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When the sun doesn’t shine and the wind doesn’t blow: consortium launches new digital solution

An R&D project launched by MET Group energy company, Dunamenti Power Plant and IT company Navitasoft will examine potential alternative methods of utilising renewable energy sources and how optimised automated algorithms can balance weather-dependent, intermittent power generation.

Supply must match demand and that is just as true in the energy industry as anywhere else.

“But how can we align that expectation with the particularities of green power production, increasingly gaining ground as sustainability is coming to the forefront?,” read MET’s press statement. “Renewable energy production takes up an ever-increasing share of Hungary’s electricity supply and in certain periods renewables provide a quarter of the country’s power generation.”

Issues such as climate change, the surge in green energy and the difficulties arising from these are fairly simple to understand, but the answers to problems that limit the utilisation of renewables are all the more complex.

The key, again, is digitalisation and another concept that is well-known in other energy markets: storage. In order to provide continuous supply, energy needs to be stored when the weather is sunny and windy, leaving the system oversupplied so that it can be released at times of low supply. Building up physical storage flexibility at such a scale is not viable, but digital, automated solutions can complement existing storage technology.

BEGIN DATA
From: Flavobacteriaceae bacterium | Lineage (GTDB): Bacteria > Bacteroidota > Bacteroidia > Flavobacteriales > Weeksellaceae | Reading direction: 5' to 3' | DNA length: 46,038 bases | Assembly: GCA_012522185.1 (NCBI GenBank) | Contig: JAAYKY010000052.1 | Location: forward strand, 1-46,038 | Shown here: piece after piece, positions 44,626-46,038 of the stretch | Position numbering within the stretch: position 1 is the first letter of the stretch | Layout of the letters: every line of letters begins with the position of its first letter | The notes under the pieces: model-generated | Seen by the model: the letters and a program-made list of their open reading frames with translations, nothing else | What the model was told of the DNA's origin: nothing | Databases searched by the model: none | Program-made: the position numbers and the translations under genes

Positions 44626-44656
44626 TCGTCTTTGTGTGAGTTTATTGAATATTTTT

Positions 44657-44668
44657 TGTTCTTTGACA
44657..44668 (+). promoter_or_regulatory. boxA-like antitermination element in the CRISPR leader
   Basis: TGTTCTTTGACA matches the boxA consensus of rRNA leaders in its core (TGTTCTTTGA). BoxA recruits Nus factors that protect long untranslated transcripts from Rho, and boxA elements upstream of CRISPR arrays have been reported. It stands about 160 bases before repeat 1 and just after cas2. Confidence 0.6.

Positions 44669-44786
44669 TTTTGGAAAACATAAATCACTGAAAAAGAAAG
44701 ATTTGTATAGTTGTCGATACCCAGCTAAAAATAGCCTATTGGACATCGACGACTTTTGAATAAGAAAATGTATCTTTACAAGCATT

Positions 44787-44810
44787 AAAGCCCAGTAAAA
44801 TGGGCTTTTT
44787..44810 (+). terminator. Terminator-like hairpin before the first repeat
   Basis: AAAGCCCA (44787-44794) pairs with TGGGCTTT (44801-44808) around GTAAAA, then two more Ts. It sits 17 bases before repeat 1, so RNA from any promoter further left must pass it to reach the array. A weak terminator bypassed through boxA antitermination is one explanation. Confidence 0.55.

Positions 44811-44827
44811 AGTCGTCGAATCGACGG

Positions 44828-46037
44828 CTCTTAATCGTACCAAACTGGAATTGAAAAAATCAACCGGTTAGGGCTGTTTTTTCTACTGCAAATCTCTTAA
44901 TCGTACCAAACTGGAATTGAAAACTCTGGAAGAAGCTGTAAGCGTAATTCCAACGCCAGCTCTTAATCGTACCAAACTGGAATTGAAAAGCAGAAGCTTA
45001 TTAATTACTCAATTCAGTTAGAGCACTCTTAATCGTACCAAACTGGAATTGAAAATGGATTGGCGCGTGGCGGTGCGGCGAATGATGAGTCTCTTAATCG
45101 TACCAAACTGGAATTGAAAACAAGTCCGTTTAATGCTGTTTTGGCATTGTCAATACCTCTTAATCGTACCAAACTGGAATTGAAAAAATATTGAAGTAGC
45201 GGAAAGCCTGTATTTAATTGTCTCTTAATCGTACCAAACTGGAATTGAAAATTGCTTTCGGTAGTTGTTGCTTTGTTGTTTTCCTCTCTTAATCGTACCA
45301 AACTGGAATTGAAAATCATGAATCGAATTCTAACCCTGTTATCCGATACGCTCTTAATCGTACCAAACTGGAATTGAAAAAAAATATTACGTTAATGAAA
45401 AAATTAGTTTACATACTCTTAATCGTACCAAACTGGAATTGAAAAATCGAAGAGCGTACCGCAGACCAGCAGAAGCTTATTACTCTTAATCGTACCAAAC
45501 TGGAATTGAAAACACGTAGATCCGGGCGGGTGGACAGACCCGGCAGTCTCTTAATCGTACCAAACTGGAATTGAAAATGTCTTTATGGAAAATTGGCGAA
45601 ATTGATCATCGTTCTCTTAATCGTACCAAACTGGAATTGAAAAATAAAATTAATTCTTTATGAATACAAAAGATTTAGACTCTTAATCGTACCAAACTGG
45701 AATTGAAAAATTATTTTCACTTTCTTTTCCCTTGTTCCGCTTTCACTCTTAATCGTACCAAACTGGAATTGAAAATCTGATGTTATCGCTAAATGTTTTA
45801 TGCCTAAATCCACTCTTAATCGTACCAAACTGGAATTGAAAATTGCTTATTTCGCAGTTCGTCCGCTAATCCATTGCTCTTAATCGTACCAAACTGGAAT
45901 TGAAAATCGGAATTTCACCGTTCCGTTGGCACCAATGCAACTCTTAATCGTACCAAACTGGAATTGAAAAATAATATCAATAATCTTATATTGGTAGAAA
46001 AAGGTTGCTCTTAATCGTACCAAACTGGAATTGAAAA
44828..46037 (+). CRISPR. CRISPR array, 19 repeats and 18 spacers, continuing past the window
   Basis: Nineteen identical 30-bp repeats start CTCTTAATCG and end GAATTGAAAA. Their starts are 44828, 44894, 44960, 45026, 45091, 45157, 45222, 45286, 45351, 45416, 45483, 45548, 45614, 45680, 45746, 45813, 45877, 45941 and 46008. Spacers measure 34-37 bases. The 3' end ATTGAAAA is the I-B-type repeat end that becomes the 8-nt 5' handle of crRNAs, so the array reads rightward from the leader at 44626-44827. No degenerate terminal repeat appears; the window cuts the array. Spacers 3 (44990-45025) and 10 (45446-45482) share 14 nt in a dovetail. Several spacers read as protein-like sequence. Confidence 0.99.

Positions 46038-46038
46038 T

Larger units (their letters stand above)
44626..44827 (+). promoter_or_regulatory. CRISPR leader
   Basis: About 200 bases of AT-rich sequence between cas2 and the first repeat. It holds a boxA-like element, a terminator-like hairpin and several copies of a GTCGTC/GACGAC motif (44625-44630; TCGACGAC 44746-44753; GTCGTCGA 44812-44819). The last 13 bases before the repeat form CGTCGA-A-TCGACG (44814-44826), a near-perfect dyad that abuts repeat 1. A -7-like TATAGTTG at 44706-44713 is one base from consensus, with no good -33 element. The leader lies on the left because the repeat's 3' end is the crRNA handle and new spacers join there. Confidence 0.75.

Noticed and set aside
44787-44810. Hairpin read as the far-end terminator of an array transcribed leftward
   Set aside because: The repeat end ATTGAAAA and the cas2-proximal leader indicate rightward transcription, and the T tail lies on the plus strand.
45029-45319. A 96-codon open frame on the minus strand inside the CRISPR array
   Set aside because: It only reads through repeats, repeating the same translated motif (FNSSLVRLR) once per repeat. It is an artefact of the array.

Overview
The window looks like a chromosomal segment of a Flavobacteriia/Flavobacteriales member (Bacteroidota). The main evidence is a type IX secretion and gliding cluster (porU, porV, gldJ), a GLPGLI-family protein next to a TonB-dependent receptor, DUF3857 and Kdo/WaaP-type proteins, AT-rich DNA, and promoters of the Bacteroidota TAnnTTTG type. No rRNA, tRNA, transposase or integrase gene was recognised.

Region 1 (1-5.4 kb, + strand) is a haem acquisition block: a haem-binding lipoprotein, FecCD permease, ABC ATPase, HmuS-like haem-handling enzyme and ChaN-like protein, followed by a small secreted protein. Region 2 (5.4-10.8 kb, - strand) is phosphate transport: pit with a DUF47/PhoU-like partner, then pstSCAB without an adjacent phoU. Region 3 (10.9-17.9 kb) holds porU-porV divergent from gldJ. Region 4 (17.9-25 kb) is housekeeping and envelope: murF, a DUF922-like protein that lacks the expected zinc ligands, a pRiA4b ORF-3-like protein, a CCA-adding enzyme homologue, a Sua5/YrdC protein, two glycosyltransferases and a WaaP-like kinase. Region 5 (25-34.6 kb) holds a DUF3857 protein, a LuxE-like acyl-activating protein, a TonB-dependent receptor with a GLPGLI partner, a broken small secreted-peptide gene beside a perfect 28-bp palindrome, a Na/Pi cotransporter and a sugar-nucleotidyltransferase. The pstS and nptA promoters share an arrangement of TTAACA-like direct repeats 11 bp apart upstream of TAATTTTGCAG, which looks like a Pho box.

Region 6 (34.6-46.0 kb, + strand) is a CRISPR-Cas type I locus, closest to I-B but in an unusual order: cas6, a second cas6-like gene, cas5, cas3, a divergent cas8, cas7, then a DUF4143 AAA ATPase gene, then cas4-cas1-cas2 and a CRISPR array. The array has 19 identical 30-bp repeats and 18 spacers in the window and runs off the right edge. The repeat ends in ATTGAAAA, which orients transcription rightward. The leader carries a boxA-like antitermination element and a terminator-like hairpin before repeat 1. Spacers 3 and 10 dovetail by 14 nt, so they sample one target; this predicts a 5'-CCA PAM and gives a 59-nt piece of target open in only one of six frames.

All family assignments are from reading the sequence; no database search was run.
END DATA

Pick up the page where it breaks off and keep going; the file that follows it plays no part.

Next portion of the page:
“Storing surplus electricity in batteries, which then can be used to release electricity at night or at times of low wind, is an ideal way to balance the fluctuations of renewable energy production,” said Dunamenti Power Plant CEO Péter Horváth. “The challenge posed by intermittent generation can be tackled by using data-driven, digital tools, in line with expectations for a carbon-neutral economy.”

The newly created aggregator platform will provide a solution to boost the flexibility of the power generation market, which comprises a range of different energy assets. The project will feature the installation of a close to 4 megawatts (MW), two-hour capacity battery on the site of Dunamenti Power Plant in Százhalombatta, Hungary. Consortium partners want to use the experience gained with the battery facility to prepare the aggregator platform so that it can efficiently accommodate other energy storage systems, based on a wider range of alternative energy sources.

“Currently there is no other dedicated solution – one that would combine the benefits of digitalisation and energy storage – available in the Hungarian market offering balancing services to renewable energy producers,” explained Navitasoft CEO Ákos Füzi. “Our goal within the framework of the consortium’s project is to provide Hungarian and foreign market players a solution that can be applied in the far-reaching optimisation of heterogeneous portfolios.”

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